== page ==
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SPRING 2010
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Got Game? CALS Does.

From basketball to hockey to wrestling, CALS scholar–athletes have put the college on the map this winter.

By Ellen Leventry ’95

The College of Agriculture and Life Sciences is known worldwide for pioneering work in the lab and field. Thanks to strong showings on the hardwood, rink ice, and other surfaces, CALS students are drawing notice for their prowess on the playing fields. Consider the 12 CALS players who helped power Cornell’s Men’s Basketball team to its best–ever NCAA Tournament showing, a Cinderella run into the Sweet Sixteen that captivated college hoops fans around the country. Or the 11 CALS athletes who helped catapult the Women’s Ice Hockey team to a 3–overtime nail–biter second place finish in the finals of the women’s Frozen Four. Or the 21 CALS grapplers who helped the Big Red grab a second place NCAA finish, including an individual championship at 141 pounds for CALS freshman Kyle Dake.

While many media outlets, including the New York Times, trumpeted cager Eitan Chemerinsky’s fluency in three languages, his demanding coursework, and his ability to solve a Rubik’s Cube in under three minutes, all CALS student–athletes are just that: students first and athletes second. Each semester, Cornell Athletics hosts what is known as the “4.0 Breakfast” for players who have earned a 4.0 or higher grade point average. This semester, CALS students make up 22 of the 56 students honored, 11 from the top–ranked Applied Economics and Management (AEM) program alone.

But excellence in the classroom doesn’t preclude excellence on the playing field. All told, eight Cornell winter teams—Men’s Basketball, Women’s and Men’s Ice Hockey, Wrestling, Men’s and Women’s Polo, Women’s Fencing, and Gymnastics—made it to the national stage this winter, be it NCAA tournaments or division equivalents, with CALS players filling out 51% of those rosters.

Men’s Basketball

Jeff Foote
Laura Jacobson/Cornell Athletic Communications

Jeff Foote goes one-on-one with Kansas' Cole Aldrich in the Big Red's 66-71 loss to the #1 ranked Jayhawks on Jan. 6.

The Cinderella season for the Cornell men’s basketball team culminated in an Ivy League–record 29 wins, a third consecutive league championship and an unprecedented run to the NCAA championship’s Sweet 16. CALS senior forward Ryan Wittman, the Ivy League’s all–time leading 3–point shooter, earned an honorable mention to the Associated Press All–American Team and shot his way to the runner–up position in the ESPN 3–Point Shootout. Both Wittman and Jeff Foote, a fellow AEM major, competed in the Reese’s College All–Star Game and were two of 64 players invited to the NBA Pre–Draft Camp.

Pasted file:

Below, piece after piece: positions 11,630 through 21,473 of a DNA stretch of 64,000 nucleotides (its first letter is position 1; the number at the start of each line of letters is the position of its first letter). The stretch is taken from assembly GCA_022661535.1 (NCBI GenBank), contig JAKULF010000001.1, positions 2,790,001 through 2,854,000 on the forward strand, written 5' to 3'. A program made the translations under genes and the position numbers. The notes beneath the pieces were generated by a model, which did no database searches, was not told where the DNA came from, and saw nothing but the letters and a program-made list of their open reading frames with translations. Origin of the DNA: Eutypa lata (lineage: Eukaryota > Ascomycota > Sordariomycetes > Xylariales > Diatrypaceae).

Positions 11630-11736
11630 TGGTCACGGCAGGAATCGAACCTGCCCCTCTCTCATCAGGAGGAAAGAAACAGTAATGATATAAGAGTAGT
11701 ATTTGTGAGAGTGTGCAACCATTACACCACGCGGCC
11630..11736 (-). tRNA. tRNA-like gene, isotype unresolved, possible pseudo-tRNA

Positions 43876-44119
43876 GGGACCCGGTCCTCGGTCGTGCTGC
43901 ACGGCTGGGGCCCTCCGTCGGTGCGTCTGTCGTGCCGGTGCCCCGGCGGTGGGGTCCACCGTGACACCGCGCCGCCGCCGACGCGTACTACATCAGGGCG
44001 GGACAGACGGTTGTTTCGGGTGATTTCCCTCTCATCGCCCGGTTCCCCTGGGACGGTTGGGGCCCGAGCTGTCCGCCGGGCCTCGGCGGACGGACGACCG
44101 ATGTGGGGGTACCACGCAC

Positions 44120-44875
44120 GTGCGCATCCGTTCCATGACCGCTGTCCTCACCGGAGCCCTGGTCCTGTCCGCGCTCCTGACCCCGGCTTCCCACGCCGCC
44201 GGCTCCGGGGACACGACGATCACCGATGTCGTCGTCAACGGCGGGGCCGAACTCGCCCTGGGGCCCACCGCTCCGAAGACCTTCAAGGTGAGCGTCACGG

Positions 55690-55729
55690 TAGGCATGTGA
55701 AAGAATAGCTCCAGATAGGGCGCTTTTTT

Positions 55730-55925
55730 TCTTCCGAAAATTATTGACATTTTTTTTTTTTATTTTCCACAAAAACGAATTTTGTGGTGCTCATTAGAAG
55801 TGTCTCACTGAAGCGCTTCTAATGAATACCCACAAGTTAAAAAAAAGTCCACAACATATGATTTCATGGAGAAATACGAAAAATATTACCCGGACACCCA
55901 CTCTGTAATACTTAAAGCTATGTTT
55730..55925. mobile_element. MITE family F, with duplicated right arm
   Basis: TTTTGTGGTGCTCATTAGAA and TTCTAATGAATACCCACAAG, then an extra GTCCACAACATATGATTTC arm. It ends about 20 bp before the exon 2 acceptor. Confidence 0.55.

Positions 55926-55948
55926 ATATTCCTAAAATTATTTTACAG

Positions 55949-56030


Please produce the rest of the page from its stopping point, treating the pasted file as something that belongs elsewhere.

Womens hockey.
Robert Barker/Univeristy Photography

Sophomore Catherine White deftly maneuvers the puck in the women’s hockey team’s 3–2 overtime victory over Mercyhurst in the national semifinals on March 19 in Minneapolis, Minn.

Women’s Hockey
Capturing their first Ivy League championship in 14 years and their first Eastern College Athletic Conference (ECAC) ever, the women’s icers went on to a triple–overtime second place finish at the NCAA tournament in a season they started as unranked. CALS sophomore Catherine White, the ECAC Hockey Player of the Year, and freshman Lauriane Rougeau earned spots as second-team All-Americans, while freshman Laura Fortino was named the first player in program history to earn first-team All-America honors.

Colin Greening
Patrick Shanahan/Cornell Athletic Communications

Senior Colin Greening skates past North Dakota defenseman Jake Marto in a game at Lynah Rink on Jan. 22, a game the Big Red won, 1–0.

Men’s Hockey
After winning the ECAC regular season and its first ECAC Hockey Tournament title since 2005, the Big Red was handed a first–round NCAA tournament loss by New Hampshire. But three CALS players proved to be season standouts: Colin Greening, recipient of the Lowe’s Senior CLASS Award and recent draft pick of the Ottawa Senators, Blake Gallagher, and Riley Nash each reached the 100 point mark in their careers. Greening was also selected as the ECAC Hockey Student–Athlete of the Year.

Kyle Dake.
Lindsay Mechalik

Freshman Kyle Dake immediately following his championship bout and with his NCAA trophy.

Wrestling
Continuing its Ivy League dominance with its 8th straight Ivy League title, the men’s wrestling team earned a fourth consecutive Eastern championship and a second–place NCAA finish, the best ever for the team. Development Sociology major Kyle Dake took the 141 pound individual title and was named an All–American along with Biology and Society major, and last year’s 125 pound weight class national title holder, Troy Nickerson. Dake was also named InterMat’s Freshman of the Year and the EIWA Freshman of the Year.

Men’s and Women’s Polo
Both the men and women’s polo teams captured the Northeast Regional championship titles, earning spots in the national championship tournament in Charlottesville, Va. While the men fell in the first round to Texas Tech, the women made it to the semifinals where they were defeated by Kentucky 18–12. CALS juniors Max Constant and Lizzie Wisner and senior Erin Bold nabbed top Northeast Regional honors.

Women’s Fencing and Gymnastics
The women’s fencing team placed 14th at the NCAA tournament, ahead of fellow Ivies Yale and Brown. The gymnastics team won its third consecutive Ivy Classic with their best showing ever and took third in the USA Gymnastics Collegiate National Championship.